Certainly we should never commit suicide; what we might do is take the risk of national destruction. Committing suicide is one thing; facing death, even probable or certain death, is quite another. National suicide, so far as I know, is unknown in the history of nations, but a readiness to risk death is quite common. Nationally speaking, Belgium did it in 1914. The Poles live, more or less permanently, on the brink of it; and they are on the brink of it now. We did it in 1940 and I have no doubt that we would be prepared to do it again rather than surrender, if the circumstances were to arise.

It might be said that the danger now is greater than it was 14 years ago, but whether that is true depends upon the efficacy of the deterrent. Whenever it is said that nuclear weapons will not or cannot be used by us, the value of that deterrent is thereby diminished—and diminished in proportion to the standing and authority of the speaker. On the contrary, when the opposite belief is stated, as I have stated it now, then the value of the deterrent is increased however marginally—and no matter how insignificant the speaker. They must read Hansard in the Kremlin.

I believe that we have the will to use our own independent nuclear deterrent. How are we to persuade the potential enemy to believe it, too? I do not think that he will believe it so long as we can be seen to be taking no steps to counter the possible consequences of using it. In other words, it is incredible so long as we have no civil defence. There are people who apparently have only to hear the words "civil defence" in order to lose the power of rational thought. "You cannot", they cry, "protect more than a few people against the nuclear holocaust. It would be better to forget the whole idea and spend the money on something else". But if a nuclear onslaught is coming, bringing annihiliation with it, what else is there to spend the money on? Tombstones?

It is the business of responsible people not to sit and wring their hands and cry "Woe", but to do what they can to ensure that the nuclear onslaught does not come. The way to do that is to make it clear to one and all that we are not safe to attack. Without civil defence we shall succeed in doing no such thing. In short, civil defence is a vital component not so much of defence as of the deterrent. I should like to ask my noble friend the Minister of State a question. It was said in the course of the Conservative Party Conference (by Mr. Brittan, I think) that a person of high standing would be appointed to co-ordinate and harness voluntary effort on a national basis. The appointment, he said, would be announced in the near future. This promise was also being given, I think, as long ago as 1st August. Would the Minister tell us how soon we can expect this appointment to be announced?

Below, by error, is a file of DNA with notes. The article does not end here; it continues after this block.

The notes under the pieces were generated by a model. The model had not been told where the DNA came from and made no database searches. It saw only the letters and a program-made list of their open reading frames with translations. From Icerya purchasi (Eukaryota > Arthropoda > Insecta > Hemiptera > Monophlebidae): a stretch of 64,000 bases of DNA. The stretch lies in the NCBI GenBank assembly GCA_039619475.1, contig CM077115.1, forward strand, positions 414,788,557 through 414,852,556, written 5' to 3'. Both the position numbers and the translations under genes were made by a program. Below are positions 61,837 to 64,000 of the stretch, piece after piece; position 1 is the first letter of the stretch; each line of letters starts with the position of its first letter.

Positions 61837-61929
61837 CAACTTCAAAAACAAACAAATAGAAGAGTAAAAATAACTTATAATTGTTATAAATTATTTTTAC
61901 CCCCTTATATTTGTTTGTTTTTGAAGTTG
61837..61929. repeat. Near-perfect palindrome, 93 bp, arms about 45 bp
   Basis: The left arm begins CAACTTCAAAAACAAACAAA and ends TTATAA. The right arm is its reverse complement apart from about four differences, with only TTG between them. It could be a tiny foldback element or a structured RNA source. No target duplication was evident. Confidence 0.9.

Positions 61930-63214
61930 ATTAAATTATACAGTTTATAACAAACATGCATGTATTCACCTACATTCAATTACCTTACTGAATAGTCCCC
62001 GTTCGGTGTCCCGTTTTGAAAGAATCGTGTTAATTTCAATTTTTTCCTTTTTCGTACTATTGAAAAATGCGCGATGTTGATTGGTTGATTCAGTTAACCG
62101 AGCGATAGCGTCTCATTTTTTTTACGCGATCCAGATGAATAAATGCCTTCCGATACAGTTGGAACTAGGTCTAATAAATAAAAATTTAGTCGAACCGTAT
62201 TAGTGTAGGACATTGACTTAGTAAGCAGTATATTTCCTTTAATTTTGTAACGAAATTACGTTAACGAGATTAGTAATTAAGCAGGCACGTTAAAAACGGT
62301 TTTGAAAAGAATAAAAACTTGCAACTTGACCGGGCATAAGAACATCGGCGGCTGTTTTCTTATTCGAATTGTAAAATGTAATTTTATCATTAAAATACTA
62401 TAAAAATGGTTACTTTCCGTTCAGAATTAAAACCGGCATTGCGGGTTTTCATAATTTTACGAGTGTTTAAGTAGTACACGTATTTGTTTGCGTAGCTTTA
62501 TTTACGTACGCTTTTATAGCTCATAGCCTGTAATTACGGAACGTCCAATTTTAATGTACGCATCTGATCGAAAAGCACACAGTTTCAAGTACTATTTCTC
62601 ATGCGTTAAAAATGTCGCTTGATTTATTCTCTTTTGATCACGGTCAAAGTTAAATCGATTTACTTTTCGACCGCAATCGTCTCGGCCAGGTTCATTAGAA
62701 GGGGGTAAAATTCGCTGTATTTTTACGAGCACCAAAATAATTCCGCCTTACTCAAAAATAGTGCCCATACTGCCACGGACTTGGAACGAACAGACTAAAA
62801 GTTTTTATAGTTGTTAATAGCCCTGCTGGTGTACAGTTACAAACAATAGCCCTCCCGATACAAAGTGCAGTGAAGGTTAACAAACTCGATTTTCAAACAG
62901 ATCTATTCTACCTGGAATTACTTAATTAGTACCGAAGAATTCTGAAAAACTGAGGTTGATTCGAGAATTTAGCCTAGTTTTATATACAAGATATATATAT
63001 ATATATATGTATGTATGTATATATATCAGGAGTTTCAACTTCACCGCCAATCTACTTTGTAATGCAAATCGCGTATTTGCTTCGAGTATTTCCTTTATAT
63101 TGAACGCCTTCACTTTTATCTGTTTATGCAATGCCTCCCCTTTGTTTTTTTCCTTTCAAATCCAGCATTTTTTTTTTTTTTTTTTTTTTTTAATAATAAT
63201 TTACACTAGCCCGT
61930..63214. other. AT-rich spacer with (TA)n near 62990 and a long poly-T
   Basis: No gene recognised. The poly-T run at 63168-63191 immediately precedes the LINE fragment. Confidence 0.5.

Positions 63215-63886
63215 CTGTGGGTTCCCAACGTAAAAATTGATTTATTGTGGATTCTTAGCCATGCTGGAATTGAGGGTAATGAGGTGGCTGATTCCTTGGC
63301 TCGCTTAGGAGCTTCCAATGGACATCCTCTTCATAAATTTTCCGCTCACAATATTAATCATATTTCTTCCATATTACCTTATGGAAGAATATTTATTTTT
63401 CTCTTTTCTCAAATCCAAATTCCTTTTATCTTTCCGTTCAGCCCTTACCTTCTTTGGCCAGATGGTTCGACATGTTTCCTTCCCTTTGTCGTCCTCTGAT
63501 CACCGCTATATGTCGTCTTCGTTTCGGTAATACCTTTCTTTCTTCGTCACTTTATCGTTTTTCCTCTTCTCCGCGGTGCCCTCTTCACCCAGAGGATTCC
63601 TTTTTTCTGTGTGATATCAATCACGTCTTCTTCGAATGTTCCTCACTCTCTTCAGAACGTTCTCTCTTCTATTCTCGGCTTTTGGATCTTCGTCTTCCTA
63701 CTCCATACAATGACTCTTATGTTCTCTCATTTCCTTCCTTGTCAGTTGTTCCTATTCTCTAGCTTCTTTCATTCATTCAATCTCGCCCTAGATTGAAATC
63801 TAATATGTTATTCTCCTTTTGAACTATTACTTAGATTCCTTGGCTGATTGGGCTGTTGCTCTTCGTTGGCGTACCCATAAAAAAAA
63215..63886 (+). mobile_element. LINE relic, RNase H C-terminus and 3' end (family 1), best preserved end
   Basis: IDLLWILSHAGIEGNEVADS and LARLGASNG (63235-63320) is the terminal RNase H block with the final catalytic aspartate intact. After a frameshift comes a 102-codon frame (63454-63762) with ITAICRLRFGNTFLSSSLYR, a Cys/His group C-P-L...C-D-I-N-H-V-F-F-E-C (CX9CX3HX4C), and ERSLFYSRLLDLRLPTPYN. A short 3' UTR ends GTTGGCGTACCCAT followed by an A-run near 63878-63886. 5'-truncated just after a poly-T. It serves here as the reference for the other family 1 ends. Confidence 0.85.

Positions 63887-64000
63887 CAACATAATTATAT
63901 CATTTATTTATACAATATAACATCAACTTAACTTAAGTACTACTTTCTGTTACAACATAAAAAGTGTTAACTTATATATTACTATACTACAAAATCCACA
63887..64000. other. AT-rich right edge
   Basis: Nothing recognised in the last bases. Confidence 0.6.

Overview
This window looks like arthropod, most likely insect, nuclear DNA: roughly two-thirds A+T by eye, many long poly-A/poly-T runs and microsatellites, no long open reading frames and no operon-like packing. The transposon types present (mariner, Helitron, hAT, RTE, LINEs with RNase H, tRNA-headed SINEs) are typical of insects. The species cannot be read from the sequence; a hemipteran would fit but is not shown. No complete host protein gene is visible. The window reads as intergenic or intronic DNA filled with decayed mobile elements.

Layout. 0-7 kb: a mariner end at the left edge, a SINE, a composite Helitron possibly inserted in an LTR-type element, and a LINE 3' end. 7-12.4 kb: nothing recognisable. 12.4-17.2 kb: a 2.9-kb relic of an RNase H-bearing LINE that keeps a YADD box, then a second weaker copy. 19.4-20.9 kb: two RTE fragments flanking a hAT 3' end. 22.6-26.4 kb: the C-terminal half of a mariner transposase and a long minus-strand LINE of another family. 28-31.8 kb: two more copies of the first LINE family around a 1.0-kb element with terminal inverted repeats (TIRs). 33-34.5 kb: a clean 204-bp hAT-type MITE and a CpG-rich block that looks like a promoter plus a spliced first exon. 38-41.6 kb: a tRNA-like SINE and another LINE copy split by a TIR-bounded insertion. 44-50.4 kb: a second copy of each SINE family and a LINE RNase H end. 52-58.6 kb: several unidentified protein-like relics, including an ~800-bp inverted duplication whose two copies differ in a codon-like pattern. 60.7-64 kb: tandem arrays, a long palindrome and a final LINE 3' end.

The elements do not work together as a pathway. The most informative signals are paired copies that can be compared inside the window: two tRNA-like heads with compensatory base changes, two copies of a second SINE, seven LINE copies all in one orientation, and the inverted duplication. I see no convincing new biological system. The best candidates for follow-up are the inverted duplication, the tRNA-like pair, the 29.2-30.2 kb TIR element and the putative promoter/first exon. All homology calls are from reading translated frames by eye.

There still remains the necessity of persuading the likely aggressor that in certain circumstances we may be prepared to use our deterrent and to use it independently, notwithstanding the events and developments at home that I referred to just now. I speak of what has happened in and to the Labour Party. I do this with distress, particularly when I think that my words are going to reach the eyes of the noble Lord, Lord Peart, who made a particularly fine speech, if I may say so with respect. Whether or not he thinks that what I am going to say is to be classed as party clap-trap, I will leave to his decision and that of the House. But I think that I must say it. I am not sure how many people realise even now the extent of the full horror of what has happened at and since the Labour Party Conference.

First, there is the now all too familiar matter of the two contradictory resolutions on disarmament: multilateral in one case and unilateral in the other. There are still some people who try to make out that the multilateral will in some way reduce the significance of the unilateral. This, as the noble Lord, Lord Stewart of Fulham, said a week ago, is nonsense. Who is going to sit down and negotiate disarmament with us if we have proclaimed in advance that we are going to disarm in any case?